There are no starter dishes as such but one way of having a first or main course is by ordering from the selection of snacks served on boards, small planks of wood on which are placed your choice from a number of light dishes. One item from each of Boards A and B is £7.50, enough for a light meal for one or a starter for two. Two items from each Board makes a substantial main course for £11. Board A includes Cumbrian air-dried ham, salchichon de Vic, a Catalan dry salami, country pate, Cheddar cheese and pickle, pork pie and piccalilli, marinated mozzarella and sunblush tomatoes. Board B has olives and pickled garlic, coleslaw, mixed salad, sweet potatoes in creme fraiche and herbs, roasted root vegetables and pesto, baby artichoke, red peppers and semi-dried tomato. A mixture of aubergine and mushroom pate from Board A with roasted beetroot and feta cheese from B makes quite a hearty starter for two with some excellent fresh bread and butter. The pate is moist and smooth-textured with a great flavour of both vegetables and beetroot and feta make a good combination to accompany it.

The Bakes are main course items, offering butternut squash and ricotta cannelloni, aubergine, tomato and parmesan and lasagne. The lasagne (£8.50) is a deep oblong dish of piping hot minced meat, pasta and bechamel sauce that’s rib-stickingly good. From the Kitchen menu there’s the Natural History Museum cheeseburger (no dinosaurs here) or vegetable burger with hummus and yoghurt, both with chips, Scottish salmon fishcakes, meatballs and pasta, Cornish lamb shoulder with pearl barley stew, scampi and chips and Cumberland sausages. The traditional fish pie (£9.50) is another piping hot dish, a very tasty mixture of fish including salmon with lots of creamy mashed potato on top. Served with it is buttered kale, a really nice way of eating cabbage. These strips of the curly vegetable are a brilliantly fresh green colour, crisply delicious and lovely and buttery. Side orders of mixed leaf salad and garlic pizza bread complete an excellent main course. The latter is wafer-thin and served with mozzarella, possibly the nicest way of enjoying pizza.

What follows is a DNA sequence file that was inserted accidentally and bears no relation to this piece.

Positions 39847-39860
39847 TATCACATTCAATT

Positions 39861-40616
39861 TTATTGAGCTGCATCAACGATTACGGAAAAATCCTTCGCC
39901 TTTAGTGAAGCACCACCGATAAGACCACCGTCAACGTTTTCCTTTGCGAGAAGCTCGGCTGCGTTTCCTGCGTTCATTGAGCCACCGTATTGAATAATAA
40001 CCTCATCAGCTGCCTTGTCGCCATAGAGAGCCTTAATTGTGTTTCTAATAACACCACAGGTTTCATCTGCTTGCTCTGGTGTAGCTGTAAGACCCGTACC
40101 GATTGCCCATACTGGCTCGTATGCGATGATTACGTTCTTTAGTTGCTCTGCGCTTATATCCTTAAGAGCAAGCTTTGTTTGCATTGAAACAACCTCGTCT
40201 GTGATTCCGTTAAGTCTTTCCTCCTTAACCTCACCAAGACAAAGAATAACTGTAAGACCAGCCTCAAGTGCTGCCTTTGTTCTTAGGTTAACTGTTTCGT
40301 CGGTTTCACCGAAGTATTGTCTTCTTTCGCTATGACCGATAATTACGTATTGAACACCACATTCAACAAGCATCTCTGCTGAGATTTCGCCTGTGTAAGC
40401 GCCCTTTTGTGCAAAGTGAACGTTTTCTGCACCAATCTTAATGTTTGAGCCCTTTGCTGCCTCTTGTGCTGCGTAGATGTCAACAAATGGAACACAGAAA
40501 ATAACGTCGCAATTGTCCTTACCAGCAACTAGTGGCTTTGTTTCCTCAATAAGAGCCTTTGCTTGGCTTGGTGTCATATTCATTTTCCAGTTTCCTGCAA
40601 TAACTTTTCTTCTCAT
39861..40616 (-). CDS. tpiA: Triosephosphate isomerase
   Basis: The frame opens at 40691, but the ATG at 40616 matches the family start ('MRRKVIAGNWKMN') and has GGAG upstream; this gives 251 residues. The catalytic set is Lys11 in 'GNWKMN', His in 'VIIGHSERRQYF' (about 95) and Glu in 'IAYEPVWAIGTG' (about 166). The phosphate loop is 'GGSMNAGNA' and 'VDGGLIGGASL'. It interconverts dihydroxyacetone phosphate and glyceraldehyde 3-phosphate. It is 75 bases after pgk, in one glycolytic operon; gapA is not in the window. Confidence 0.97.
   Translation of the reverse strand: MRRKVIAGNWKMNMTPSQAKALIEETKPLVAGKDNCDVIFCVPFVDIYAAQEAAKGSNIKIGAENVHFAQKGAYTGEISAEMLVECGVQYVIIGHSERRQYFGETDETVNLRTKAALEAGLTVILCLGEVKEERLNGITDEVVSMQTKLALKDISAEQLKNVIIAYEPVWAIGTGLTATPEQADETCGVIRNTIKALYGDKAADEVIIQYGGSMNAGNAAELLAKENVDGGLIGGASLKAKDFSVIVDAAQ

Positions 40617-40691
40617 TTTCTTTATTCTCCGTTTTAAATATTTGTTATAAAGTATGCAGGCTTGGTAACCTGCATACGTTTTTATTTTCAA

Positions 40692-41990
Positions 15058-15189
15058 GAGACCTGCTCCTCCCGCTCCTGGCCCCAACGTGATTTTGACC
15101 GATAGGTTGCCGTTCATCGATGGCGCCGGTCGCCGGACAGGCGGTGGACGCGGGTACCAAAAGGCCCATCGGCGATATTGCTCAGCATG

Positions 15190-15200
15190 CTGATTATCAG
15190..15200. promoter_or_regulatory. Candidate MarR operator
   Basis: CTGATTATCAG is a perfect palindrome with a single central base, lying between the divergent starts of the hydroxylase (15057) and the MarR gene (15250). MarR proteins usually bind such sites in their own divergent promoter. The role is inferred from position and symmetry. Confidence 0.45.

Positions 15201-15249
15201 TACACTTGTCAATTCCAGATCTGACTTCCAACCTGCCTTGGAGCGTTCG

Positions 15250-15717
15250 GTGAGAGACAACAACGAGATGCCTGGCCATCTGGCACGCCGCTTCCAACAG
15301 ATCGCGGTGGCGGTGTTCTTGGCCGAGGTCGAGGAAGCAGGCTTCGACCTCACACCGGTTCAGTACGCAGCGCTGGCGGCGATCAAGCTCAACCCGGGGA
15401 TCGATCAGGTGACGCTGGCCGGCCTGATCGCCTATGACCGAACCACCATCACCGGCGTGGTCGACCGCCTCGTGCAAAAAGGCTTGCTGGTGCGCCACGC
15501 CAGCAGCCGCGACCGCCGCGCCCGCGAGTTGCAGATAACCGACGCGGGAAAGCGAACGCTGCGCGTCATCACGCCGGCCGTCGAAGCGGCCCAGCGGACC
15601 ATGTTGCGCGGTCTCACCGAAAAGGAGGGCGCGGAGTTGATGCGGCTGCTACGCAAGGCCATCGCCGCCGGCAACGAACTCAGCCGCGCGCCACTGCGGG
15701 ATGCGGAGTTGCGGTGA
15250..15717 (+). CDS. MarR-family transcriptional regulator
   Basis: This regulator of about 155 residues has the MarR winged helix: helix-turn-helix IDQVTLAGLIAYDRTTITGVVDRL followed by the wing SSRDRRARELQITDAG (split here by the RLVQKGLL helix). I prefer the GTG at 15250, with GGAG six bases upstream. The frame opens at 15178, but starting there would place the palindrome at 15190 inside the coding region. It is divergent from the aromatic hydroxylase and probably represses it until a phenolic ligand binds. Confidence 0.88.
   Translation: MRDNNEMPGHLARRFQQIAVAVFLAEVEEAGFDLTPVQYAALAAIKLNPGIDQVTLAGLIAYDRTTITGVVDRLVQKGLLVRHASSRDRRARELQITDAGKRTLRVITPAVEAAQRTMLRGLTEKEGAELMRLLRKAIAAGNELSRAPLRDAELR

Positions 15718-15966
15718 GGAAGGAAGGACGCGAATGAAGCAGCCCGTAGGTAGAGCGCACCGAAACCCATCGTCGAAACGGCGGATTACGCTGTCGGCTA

The list of desserts (£3.75 - £4.50) is limited – banana split, ice cream and chocolate sauce, sticky toffee pudding, warm chocolate brownie sundae and a choice of ice creams. The baked cheesecake is a very superior one, however, rich and creamy without being over sweetened. The bread pudding is a fairly solid affair for those of us who like that sort of thing. It’s packed with fruit like Christmas pud and served with a jug of hot custard, to make a really substantial dessert.

The Drink
Lots of different coffees and teas, all the usual soft drinks, juices and smoothies, bottled beers and ciders and a wine list provide something for everyone. There’s Cotswold premium lager and wheat beer on draught and some rare bottles such as St Peter’s Best Bitter, Aspall’s Suffolk cider and St Helier pear cider to ring the usual changes. The wine list fields mostly French and Italian bottles (£14.50 - £23), five reds, five whites and two rose, all available by the glass (from £3.75) and the half-litre carafe. The Garganega 2008 Italian white is very pleasant, a good straw colour and a light and refreshing drink all round.

The Last Word
The Natural History Museum has such a huge turnover in visitors, it needs to have high standards to cope with the flow. This it certainly achieves and proves that mass catering on this scale can still be of top quality.